Musings on Markets (Dated 27/05/2022)

Markets were slightly quieter this week, with a shift towards a more positive tone. Broadly speaking the main drivers of markets are the central banks & expectations over the pace of monetary tightening, how the war in Europe evolves & its implication on global commodity supplies, and the pace of any reopening in China.

At the time of writing (Friday Afternoon) the SPX is up 3.64% on the week, while XOVER is c.42bps tighter. The main events of the week were as follows.

Fed minutes from the early May meeting were released on Wednesday. Markets found support from dovish comments revealing that some FOMC members may be willing to slow or even pause monetary tightening should inflation start to recede. Analysts from ING noted on Thursday that “pricing of the Fed tightening cycle has corrected 25-35bp lower since early May”.

We also had PCE (Personal Consumption Expenditures) data from the US (the Fed’s preferred price level gauge). The PCE index grew at 0.2% MoM vs nearly double that for several months before and 0.9% in March, suggesting that inflation may be slowing.

Large retail names also reported in the US this week (Macys, Dollar Tree, Dollar General Corp), issuing positive guidance on profits & sales. Strong guidance from large retail names provides some counterbalance to the negative results reported by Target & Walmart last week.

In the UK the Chancellor announced a £15bn cost of living relief package on Thursday. The package will see UK householders offered between £400 – £1200 via one off payments funded by a tax on energy companies. The proposed stimulus should help stiffen consumer demand, amid warnings from the Bank of England that the economy could enter into recession by the year end, and plummeting consumer confidence. Indeed there are growing signs consumer spending is turning, with the likes of Asda reporting a 9% fall in sales this week, and Pizza Express lowering full year guidance on the back of higher cost inputs & flagging consumer demand.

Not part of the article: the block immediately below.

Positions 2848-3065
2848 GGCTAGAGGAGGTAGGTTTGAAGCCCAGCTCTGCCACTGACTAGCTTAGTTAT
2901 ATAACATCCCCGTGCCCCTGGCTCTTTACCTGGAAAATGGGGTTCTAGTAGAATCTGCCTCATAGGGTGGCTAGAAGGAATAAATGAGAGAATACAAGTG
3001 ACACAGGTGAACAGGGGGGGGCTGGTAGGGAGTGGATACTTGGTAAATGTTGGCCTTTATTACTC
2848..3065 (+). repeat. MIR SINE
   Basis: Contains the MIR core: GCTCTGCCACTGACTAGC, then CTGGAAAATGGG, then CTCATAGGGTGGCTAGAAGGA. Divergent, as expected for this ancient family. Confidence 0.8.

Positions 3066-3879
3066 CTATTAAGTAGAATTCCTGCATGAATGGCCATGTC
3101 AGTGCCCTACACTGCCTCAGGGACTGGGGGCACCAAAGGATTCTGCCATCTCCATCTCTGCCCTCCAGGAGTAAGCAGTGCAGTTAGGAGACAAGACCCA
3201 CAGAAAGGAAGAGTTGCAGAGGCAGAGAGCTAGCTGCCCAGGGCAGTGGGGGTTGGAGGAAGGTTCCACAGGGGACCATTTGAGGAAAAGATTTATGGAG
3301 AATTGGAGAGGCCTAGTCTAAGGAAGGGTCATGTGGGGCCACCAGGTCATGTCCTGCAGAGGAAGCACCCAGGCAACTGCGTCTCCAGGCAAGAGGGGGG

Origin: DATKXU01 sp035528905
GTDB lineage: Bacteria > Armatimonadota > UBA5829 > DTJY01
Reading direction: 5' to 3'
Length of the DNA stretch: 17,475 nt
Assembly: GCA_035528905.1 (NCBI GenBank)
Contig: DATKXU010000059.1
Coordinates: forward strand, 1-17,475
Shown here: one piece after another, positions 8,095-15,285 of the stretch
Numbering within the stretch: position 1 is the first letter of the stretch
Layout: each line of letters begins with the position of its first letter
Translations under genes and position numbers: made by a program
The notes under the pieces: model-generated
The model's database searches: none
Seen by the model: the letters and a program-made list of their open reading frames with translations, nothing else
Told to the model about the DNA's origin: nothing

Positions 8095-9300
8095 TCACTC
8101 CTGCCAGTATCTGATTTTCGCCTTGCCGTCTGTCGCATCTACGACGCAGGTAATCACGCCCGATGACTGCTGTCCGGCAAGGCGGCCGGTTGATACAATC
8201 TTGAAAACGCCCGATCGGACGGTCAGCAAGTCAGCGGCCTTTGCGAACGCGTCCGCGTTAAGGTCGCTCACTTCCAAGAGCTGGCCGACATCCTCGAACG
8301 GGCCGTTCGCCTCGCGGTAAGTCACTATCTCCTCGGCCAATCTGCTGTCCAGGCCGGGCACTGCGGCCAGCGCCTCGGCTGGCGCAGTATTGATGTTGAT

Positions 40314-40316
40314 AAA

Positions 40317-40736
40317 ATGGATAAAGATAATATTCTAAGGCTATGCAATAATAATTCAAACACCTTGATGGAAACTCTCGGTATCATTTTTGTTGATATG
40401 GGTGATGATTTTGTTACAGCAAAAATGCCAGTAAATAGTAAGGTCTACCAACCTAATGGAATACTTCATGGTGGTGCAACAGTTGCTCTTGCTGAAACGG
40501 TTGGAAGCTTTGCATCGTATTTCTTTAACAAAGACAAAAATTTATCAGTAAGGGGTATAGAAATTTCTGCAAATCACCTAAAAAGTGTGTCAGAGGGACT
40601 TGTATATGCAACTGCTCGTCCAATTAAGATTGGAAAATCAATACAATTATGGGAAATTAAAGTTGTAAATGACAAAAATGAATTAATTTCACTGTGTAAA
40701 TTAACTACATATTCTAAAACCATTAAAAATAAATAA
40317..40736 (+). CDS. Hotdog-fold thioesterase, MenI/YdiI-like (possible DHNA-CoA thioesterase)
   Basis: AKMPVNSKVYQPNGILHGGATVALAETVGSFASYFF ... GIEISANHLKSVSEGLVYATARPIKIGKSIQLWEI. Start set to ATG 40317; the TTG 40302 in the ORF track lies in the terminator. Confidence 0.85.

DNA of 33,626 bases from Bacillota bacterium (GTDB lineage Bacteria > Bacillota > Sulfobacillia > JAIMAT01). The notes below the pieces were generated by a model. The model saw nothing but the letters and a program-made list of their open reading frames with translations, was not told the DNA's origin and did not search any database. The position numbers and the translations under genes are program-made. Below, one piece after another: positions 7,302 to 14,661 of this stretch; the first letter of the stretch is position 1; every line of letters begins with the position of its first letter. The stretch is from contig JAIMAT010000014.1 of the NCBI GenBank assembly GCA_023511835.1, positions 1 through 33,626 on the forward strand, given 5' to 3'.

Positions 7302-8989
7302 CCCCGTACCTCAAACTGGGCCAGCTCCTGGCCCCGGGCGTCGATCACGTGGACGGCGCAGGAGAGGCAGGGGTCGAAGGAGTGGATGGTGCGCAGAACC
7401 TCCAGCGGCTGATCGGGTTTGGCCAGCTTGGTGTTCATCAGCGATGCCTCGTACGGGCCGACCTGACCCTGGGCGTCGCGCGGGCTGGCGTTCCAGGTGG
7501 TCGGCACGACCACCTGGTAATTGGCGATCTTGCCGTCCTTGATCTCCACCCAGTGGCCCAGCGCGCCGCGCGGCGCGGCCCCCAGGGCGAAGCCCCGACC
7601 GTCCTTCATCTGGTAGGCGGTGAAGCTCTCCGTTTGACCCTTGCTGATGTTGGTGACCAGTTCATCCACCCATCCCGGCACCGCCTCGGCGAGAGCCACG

In Ukraine, Russia has stepped up its gains in the Donbass and its threatening to encircle Severodonetsk & Sloviansk (pre war combined pop c. 200,000). Ukraine continues to resist fiercely, and has extended general mobilization until August 23rd, with Putin seemingly unwilling to mobilize, the balance of power could very slowly start to grind in Ukraine’s favour. Signs continue to point towards a protracted conflict, which should continue to keep energy & agricultural produce, and other commodity prices elevated.

In China, there appears to be a struggle behind the scenes over the country’s zero covid policy. Li Keqiang, China’s premier & 2nd ranking member of the politburo after Xi jinping, said on wednesday that the country needs to achieve “reasonable growth”. While he did not explicitly call for an end to Xi’s zero covid policy, he did underscore the difficulties that the country will have in achieving its Year End growth target of 5.5%. Any material walking back of China’s zero covid policy would be positive for the world economy, albeit greater Chinese demand could further ramp up oil prices over the short term.

In terms of Credit GBP, HY Corporates returned c.-40.56 basis points (bps) on the week, with Financials under-performing Non-Financials each returning c.-46.39 bps. In terms of rating, Double BBs returned -31bps, whilst Single Bs and CCCs returned –66.81bps and 102.17bps respectively.

At time of writing (Fri 27th, Afternoon) The FTSE is up 1% on the week. GBP / USD is up 0.18% on the week at c.1.2611. The spread on the iTraxx Crossover (XOVER) – a proxy for the market’s assessment of credit risk (the greater the spread, the greater the perceived risk) increased by c.42bps over the week to 430. 


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